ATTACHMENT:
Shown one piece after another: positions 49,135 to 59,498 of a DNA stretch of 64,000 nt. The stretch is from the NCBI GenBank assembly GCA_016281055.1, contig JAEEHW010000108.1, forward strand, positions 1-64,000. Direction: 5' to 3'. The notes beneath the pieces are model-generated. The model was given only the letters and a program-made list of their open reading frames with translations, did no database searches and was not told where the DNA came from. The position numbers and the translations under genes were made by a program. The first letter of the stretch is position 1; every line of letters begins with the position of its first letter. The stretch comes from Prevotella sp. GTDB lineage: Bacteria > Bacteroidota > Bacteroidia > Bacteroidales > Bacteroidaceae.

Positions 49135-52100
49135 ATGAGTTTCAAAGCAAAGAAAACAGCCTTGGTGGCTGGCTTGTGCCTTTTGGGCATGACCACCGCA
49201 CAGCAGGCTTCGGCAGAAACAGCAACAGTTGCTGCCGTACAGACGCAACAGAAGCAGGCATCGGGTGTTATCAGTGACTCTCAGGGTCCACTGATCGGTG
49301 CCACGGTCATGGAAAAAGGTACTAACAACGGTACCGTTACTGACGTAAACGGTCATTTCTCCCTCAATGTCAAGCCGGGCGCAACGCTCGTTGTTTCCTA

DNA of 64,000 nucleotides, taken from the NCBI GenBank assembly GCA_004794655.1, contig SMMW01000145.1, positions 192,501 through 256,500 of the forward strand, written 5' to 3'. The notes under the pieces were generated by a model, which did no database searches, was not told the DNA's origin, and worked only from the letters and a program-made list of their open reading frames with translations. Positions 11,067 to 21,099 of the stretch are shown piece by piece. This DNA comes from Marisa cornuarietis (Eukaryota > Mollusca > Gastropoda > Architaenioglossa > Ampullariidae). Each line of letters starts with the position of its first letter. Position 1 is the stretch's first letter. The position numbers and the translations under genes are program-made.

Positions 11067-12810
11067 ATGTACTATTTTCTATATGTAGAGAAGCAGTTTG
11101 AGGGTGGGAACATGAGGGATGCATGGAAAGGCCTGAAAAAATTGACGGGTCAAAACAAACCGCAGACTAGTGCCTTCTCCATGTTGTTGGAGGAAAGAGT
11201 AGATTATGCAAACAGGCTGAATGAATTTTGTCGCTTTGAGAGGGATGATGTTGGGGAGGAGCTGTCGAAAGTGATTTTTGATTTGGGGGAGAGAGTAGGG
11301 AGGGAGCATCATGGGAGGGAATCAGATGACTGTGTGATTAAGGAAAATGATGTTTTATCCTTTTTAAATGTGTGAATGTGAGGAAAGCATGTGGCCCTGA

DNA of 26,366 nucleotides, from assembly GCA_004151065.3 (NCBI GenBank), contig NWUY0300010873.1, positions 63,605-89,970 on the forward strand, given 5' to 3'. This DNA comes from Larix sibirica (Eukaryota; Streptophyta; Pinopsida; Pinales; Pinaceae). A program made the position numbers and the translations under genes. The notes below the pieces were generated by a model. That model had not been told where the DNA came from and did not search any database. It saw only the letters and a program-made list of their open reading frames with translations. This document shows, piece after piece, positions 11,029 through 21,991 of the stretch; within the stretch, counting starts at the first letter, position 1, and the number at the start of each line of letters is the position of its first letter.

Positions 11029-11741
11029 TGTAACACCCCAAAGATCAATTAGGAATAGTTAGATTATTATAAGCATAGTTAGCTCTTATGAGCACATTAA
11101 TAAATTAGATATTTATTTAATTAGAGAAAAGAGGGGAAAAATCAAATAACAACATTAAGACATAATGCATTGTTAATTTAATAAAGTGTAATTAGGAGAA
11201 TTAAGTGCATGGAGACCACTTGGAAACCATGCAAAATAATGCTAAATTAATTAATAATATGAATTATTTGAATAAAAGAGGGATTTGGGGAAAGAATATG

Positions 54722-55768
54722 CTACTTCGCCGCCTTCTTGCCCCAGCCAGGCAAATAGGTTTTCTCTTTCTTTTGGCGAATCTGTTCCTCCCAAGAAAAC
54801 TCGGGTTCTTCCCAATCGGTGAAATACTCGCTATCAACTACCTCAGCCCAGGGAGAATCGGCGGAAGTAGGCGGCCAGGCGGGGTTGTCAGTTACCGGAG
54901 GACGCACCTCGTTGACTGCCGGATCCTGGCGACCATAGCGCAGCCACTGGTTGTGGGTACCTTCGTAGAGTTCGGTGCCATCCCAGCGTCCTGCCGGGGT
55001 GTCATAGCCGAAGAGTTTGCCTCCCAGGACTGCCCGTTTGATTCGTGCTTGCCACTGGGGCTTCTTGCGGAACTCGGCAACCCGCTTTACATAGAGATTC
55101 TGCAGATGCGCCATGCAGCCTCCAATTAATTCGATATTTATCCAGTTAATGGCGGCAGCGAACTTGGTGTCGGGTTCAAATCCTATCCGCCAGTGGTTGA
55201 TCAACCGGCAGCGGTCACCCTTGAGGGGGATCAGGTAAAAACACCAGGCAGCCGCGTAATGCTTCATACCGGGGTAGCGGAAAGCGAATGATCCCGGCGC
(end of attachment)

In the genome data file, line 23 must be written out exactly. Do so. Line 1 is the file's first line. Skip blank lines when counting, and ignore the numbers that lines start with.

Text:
55201 TCAACCGGCAGCGGTCACCCTTGAGGGGGATCAGGTAAAAACACCAGGCAGCCGCGTAATGCTTCATACCGGGGTAGCGGAAAGCGAATGATCCCGGCGC